Cattle industry ban on Amazon destruction shows the way for protection of Indonesia’s forests

Feature story - October 6, 2009
Some good news from the Amazon should be good news for Indonesia too. Yesterday four of the biggest players in the global cattle industry joined forces to reduce their carbon hoofprint and back our call for zero deforestation. JBS-Friboi, Bertin, Minerva and Marfrig are going to stop buying cattle from newly deforested areas of the rainforest.

Brazil's cattle sector, which occupies 80 percent of all deforested areas of the Amazon, is the country’s leading carbon polluter.

The move is a direct result of our expose, 'Slaughtering the Amazon', which we published less than 4 months ago. Since then, we've seen an overwhelming response from companies fighting to distance themselves from Amazon destruction. Major shoe companies, including Adidas, Nike and Timberland worked with us to develop a zero deforestation plan and committed to cancel contracts unless their products were guaranteed to be free from Amazon destruction.

The decisive and quick response from companies to take action to stop Amazon destruction is a great example for industry in Indonesia to follow.

This incredible victory seemed a far-off possibility before the launch of our report however the four global cattle giants have now come onboard.  This sets a precedent for action to be taken to stop deforestation in other large forested developing countries like Indonesia and shows that immediate action can and should be taken by industry to not drive further forest loss.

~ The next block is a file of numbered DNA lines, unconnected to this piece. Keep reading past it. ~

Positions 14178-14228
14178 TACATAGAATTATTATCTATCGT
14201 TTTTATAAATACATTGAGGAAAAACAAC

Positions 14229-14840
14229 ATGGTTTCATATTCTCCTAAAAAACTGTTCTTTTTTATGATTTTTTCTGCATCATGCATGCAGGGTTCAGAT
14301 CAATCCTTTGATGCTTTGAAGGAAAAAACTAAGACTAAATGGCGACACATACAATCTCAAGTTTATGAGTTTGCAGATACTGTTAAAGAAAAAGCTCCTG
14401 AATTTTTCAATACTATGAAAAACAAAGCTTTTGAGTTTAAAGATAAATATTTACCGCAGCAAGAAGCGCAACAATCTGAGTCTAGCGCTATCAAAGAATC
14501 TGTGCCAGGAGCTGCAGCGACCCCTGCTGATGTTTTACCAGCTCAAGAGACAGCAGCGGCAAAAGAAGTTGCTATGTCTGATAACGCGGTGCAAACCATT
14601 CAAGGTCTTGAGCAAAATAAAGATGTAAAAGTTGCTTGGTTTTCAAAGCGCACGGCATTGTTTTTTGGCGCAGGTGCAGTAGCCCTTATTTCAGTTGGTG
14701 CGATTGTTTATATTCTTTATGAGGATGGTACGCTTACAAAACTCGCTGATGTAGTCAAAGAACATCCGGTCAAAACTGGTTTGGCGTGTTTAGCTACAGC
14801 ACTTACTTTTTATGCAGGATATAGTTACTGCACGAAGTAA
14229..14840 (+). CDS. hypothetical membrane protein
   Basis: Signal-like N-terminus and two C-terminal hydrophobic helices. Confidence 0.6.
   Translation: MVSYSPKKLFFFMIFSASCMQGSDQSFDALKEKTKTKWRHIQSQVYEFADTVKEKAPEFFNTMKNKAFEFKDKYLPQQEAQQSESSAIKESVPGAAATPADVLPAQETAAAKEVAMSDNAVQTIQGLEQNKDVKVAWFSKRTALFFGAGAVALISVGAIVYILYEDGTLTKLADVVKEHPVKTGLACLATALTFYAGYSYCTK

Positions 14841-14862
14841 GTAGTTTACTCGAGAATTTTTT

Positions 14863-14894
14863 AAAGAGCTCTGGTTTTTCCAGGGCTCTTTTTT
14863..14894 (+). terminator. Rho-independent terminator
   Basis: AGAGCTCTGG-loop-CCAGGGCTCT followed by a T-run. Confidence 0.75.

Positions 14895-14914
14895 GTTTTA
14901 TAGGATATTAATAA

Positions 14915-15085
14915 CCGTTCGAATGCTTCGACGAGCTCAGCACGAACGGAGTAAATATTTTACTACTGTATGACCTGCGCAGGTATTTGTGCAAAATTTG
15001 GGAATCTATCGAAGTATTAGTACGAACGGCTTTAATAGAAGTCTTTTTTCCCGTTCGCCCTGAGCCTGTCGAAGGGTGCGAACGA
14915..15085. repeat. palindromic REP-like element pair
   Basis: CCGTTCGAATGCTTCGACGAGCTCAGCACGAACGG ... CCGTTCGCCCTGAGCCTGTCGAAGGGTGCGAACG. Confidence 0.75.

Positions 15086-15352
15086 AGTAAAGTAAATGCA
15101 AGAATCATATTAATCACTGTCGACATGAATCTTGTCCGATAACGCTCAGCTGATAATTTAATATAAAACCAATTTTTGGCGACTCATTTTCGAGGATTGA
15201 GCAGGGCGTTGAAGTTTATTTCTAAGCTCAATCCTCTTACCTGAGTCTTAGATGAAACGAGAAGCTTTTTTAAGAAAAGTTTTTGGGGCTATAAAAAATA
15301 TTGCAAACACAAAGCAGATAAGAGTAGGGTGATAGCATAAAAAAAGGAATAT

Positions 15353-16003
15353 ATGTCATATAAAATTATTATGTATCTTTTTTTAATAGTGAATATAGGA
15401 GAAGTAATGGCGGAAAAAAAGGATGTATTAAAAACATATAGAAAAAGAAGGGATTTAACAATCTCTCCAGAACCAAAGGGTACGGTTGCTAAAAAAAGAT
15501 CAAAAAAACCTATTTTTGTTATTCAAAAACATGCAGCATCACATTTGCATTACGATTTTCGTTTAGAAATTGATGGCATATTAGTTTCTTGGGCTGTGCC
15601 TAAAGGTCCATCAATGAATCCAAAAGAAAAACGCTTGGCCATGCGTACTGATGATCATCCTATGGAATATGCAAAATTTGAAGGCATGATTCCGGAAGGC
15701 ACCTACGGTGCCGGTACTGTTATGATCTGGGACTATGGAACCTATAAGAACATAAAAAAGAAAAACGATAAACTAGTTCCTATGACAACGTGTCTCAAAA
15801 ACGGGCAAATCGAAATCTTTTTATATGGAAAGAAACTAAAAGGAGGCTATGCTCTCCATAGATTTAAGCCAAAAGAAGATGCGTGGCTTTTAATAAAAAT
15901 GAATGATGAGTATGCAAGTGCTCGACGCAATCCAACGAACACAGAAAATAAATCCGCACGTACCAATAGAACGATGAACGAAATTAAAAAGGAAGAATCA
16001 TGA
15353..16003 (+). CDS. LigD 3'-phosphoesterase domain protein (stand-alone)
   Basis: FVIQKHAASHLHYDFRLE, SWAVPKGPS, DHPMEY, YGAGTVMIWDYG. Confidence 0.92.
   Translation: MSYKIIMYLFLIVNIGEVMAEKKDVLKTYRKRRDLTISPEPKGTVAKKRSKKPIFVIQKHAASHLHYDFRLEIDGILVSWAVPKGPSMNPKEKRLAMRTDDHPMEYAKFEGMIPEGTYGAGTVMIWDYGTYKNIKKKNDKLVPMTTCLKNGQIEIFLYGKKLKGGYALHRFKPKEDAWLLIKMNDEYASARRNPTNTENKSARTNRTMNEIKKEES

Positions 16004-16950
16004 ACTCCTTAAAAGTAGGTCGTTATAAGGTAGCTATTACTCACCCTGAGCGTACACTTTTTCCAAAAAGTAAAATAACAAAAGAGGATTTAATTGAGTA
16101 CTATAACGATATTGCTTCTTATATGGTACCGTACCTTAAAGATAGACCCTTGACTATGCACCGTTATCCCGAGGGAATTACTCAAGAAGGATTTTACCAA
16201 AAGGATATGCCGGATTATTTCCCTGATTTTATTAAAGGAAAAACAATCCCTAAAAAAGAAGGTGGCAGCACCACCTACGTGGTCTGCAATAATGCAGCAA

Together Indonesia and Brazil are respectively the third and fourth largest carbon emitters internationally - largely from deforestation, and together are responsible for around a half of the world's emissions from deforestation. Globally, deforestation accounts for around 20 percent of greenhouse gas emissions, more than all the world's trains, planes and cars put together. A good climate deal will only be effective if it successfully tackles emissions from both fossil fuels and deforestation.

Government and industry in Brazil have now realised that standing forests are infinitely more valuable than exploiting the finite resources of the Amazon. This ground shift in thinking also needs to take place in Indonesia, especially as 'business as usual' will only see Indonesia's emissions increase and their forests decrease in size.

The announcement in Brazil was made at an event in Sao Paulo, where each of the companies adopted new environmental and social standards to clean up their act and to ensure their products did not come from cattle raised in newly deforested areas of the rainforest. The plan will also help bring an end to the land-grabbing and social injustice that is rife in the Amazon. The Brazilian Association of Supermarkets (ABRAS), which includes Walmart and Carrefour, was at the announcement and supports the call for zero deforestation.